The 757 is well-known for producing great athletes. Many are high school stars who excel at the college level and if lucky, go on to play professionally.
Making the leap from high school sports to big time college athletics can be daunting. “I can only imagine myself at 19 years of age going from playing in front of 1500 to 70 thousand people on national TV,” said Virginia Athletic Council founder Seth Fitch. “There is nothing in my opinion that prepares a kid for that and that’s why I developed this organization,” added Fitch.
Fitch is talking about the Virginia Athletic Council which he founded to mentor, provide guidance and assist athletes prior to, during and after their athletic careers. “We want to support them physically as well as mentally when that ball stops bouncing. I developed this organization which is in place to make sure young athletes enjoy the opportunity that they have whether it be sitting in front of the classroom and not the back of the classroom. We don’t want the coach to go to the teacher saying you have a ballgame and you will need to miss class. We want the athlete to go to his or her teacher and say they have to miss class, but what can I do to make up the work,” said Fitch.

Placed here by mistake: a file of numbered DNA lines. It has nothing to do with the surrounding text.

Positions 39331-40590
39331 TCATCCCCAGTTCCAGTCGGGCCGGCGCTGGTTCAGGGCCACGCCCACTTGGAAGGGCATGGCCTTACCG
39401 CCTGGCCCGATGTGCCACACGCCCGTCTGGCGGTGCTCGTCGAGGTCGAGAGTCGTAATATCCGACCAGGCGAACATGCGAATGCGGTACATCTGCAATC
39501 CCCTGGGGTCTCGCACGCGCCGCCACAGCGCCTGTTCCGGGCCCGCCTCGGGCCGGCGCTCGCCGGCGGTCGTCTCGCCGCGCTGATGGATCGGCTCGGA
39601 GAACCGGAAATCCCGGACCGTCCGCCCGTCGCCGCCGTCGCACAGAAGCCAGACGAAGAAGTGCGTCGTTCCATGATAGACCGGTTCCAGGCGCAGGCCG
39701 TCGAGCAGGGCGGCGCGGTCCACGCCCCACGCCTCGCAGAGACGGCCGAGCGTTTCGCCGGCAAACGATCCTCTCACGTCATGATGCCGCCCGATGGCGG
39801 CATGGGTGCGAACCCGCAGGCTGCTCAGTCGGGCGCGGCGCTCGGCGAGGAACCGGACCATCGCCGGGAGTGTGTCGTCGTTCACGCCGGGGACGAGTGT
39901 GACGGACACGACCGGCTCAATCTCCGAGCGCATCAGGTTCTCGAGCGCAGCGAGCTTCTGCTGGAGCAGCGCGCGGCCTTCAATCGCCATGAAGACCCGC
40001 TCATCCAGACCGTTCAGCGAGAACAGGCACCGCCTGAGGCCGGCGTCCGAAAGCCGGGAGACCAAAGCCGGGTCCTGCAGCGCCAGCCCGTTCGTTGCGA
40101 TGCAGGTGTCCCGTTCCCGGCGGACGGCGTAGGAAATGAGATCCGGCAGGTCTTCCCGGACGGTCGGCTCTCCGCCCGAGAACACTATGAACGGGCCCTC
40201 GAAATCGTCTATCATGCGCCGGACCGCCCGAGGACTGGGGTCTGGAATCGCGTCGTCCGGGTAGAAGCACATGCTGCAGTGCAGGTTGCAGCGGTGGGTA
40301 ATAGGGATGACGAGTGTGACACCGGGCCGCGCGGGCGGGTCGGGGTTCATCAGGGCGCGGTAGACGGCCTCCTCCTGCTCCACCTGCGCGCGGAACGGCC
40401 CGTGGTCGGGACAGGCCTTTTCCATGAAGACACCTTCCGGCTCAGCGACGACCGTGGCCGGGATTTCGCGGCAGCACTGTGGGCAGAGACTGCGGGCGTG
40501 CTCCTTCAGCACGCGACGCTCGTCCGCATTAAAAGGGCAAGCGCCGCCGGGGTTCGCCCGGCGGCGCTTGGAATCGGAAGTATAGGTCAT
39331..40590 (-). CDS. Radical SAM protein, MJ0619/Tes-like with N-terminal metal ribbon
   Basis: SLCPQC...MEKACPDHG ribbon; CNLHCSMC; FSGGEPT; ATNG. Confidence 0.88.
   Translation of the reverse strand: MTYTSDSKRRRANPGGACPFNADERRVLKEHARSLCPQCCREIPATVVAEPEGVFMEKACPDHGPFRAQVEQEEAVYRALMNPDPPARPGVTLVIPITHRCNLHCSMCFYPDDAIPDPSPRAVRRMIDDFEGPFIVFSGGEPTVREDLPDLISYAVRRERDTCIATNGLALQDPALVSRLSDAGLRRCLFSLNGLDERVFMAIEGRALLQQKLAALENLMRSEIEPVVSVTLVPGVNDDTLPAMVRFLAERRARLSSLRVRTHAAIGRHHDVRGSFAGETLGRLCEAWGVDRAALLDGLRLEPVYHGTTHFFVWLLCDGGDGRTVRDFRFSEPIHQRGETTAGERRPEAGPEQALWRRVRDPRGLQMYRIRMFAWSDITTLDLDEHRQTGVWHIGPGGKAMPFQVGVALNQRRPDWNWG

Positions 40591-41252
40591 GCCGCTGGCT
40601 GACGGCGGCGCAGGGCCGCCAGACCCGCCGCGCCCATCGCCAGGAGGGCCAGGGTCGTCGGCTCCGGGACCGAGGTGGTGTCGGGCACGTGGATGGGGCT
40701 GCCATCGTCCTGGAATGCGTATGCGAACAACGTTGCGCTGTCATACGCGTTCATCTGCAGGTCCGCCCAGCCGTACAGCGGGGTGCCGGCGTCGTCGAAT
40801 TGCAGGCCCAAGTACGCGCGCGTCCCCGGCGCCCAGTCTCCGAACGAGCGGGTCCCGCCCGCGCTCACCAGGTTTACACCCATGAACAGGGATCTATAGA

The Virginia Athletic Council held their second annual Benefit and Gala Tuesday at Traditions in Chesapeake. They honored local high school athletes, celebrated the community involvement by Chesapeake Sheriff Jim O’Sullivan and heard inspiring words from keynote speaker Flora Allen-Hopson, the mother of NBA star and two-time champion Ray Allen. “Tonight was special because we get to celebrate the athletes who are doing amazing things and its important to bring all the positive things to light happening in our community. My father had the vision to get this off the ground and to see it all come together is pretty special,” said Marcus Fitch.
According to the Virginia Athletic Council mission statement, the VAC will continue to provide training, technical assistance and solutions to student athletes regarding adhering to rules, regulations and legal policies that address student athletes involved in middle school, high school, collegiate and professional athletics.
Seth Fitch hopes the VAC will one day be able to reach athletes outside of the Hampton Roads area. “We want to be the organization in the state of Virginia that nurtures student athletes. We want players to understand to form a bond with teammates at all levels, keep in touch and to help give back. Many kids who play sports will not go on to play professionally, but instead will become doctors, lawyers and accountants. We want all athletes to form those bonds and networks that continue them moving forward before the ball stops bouncing.”